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Discussion Starter #1
I have read lots of good information about converting a PS90 to an SBR on these forums. However, I have not seen any information regarding buying actual P90's, meaning a fully-automatic short barreled rifle. I am interested in eventually purchasing a P90, and would like to know if it it is possible, and what restrictions/requirements there are. I am in Minnesota, if relevant.
 

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It is not possible. Legally, civilians can only purchase pre 1986 machine guns. The receiver must be from 1986 or before. As the P90 came out after that, only police departments and military (departments, not individual officers) can purchase a P90. Sorry. Blame the feds.

If it were legal, I'd have one too.
 

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Discussion Starter #4
This contradicts what I formally believed to be the law. Just FYI, I am not trying to argue here, I am just wanting to get some clarification / double check.

I was under the impression that the Class III NFA license, needed to own a short-barreled rifle/shotgun, was the same license needed to own a fully automatic weapon. I thought that my local gun store could sell the fully-automatic weapons it has to civilians, after going through the whole process outlined in detail for purchasing an SBR. Was I ill-informed?
 

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I'm not positive, but I think one of the distinctions is made prior to 1986 and made either in the US or Outside of the US.

But you need a law degree to fully understand all of the gun laws.

:cry:

FM
 

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Discussion Starter #7
Esteves said:
Faust said:
This contradicts what I formally believed to be the law. Just FYI, I am not trying to argue here, I am just wanting to get some clarification / double check.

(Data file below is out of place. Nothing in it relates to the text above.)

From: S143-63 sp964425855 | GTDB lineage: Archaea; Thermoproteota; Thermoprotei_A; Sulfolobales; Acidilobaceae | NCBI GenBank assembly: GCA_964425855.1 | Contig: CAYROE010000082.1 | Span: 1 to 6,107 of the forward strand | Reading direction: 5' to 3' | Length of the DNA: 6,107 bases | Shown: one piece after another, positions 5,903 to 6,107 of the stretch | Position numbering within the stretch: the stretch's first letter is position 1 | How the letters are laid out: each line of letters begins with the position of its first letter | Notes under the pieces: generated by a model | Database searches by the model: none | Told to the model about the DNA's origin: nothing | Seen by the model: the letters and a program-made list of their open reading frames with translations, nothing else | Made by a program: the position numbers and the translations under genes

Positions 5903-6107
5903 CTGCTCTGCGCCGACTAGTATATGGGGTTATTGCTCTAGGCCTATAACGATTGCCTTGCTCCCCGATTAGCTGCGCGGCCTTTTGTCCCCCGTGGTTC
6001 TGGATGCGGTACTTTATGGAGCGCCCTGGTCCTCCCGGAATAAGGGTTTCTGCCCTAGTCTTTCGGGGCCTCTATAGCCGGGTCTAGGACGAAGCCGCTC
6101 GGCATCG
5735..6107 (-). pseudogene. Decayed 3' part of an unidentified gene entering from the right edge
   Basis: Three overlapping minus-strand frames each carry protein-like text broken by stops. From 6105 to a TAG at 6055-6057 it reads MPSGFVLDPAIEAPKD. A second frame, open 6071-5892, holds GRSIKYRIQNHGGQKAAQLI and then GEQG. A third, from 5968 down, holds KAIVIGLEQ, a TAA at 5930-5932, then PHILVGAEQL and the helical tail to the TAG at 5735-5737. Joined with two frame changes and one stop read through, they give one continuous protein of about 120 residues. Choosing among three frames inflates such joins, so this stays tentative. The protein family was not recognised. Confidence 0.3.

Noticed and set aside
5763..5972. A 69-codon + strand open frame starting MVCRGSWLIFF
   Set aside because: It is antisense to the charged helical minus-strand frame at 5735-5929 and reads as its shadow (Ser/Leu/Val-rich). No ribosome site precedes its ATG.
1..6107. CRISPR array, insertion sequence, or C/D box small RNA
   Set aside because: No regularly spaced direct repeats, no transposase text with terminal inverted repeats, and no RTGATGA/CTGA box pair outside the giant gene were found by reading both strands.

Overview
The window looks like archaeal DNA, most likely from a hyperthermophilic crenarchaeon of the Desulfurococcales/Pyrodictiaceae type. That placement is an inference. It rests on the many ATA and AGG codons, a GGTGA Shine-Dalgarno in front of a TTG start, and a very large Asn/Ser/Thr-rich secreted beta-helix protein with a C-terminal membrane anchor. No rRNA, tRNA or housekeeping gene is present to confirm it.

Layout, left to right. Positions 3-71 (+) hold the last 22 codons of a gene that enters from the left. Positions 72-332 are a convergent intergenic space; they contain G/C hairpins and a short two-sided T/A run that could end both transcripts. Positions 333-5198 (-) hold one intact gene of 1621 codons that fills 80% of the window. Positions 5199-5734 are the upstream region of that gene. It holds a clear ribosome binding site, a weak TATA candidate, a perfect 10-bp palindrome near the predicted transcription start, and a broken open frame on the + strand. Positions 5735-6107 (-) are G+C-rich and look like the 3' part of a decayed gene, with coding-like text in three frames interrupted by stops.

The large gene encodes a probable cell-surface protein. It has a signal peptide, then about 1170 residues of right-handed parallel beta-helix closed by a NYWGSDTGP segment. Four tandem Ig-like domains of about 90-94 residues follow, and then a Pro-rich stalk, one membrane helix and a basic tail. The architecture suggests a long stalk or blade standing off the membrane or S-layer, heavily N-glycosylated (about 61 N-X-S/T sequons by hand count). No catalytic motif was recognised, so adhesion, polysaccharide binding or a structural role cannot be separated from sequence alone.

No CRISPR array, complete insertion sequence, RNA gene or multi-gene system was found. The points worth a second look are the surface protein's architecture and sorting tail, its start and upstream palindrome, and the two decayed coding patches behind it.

I was under the impression that the Class III NFA license, needed to own a short-barreled rifle/shotgun, was the same license needed to own a fully automatic weapon. I thought that my local gun store could sell the fully-automatic weapons it has to civilians, after going through the whole process outlined in detail for purchasing an SBR. Was I ill-informed?
The process of purchasing an MG is similar to that of purchasing an SBR, and the same forms are used. A license is not required order to own either, in many cases, but the tax must (generally) be paid.

The difference is that an SBR is an SBR is an SBR but the rules are not the same (or consistent) for MGs. The law changed in 1986 in a way that prohibited non-licensees from owning MGs that weren't already on the books 18 USC 922(o) http://www.law.cornell.edu/uscode/18/922.html :
(1) Except as provided in paragraph (2), it shall be unlawful for any person to transfer or possess a machinegun.
(2) This subsection does not apply with respect to—
(A) a transfer to or by, or possession by or under the authority of, the United States or any department or agency thereof or a State, or a department, agency, or political subdivision thereof; or
(B) any lawful transfer or lawful possession of a machinegun that was lawfully possessed before the date this subsection takes effect.
Post-86 dealer samples came about as a regulatory ruling to support the practicalities of 922(o)(2)(A) and apply only to licensed SOTs and only if they can demonstrate the need for the sample (generally via a request for a demonstration from a department or agency.)

http://www.atf.gov/firearms/nfa/nfa_handbook/ is also a good resource.
Thankyou, that is where I had my confusion. I had done research on the National Firearms Act, and hadn't seen the 1986 set of laws.
 
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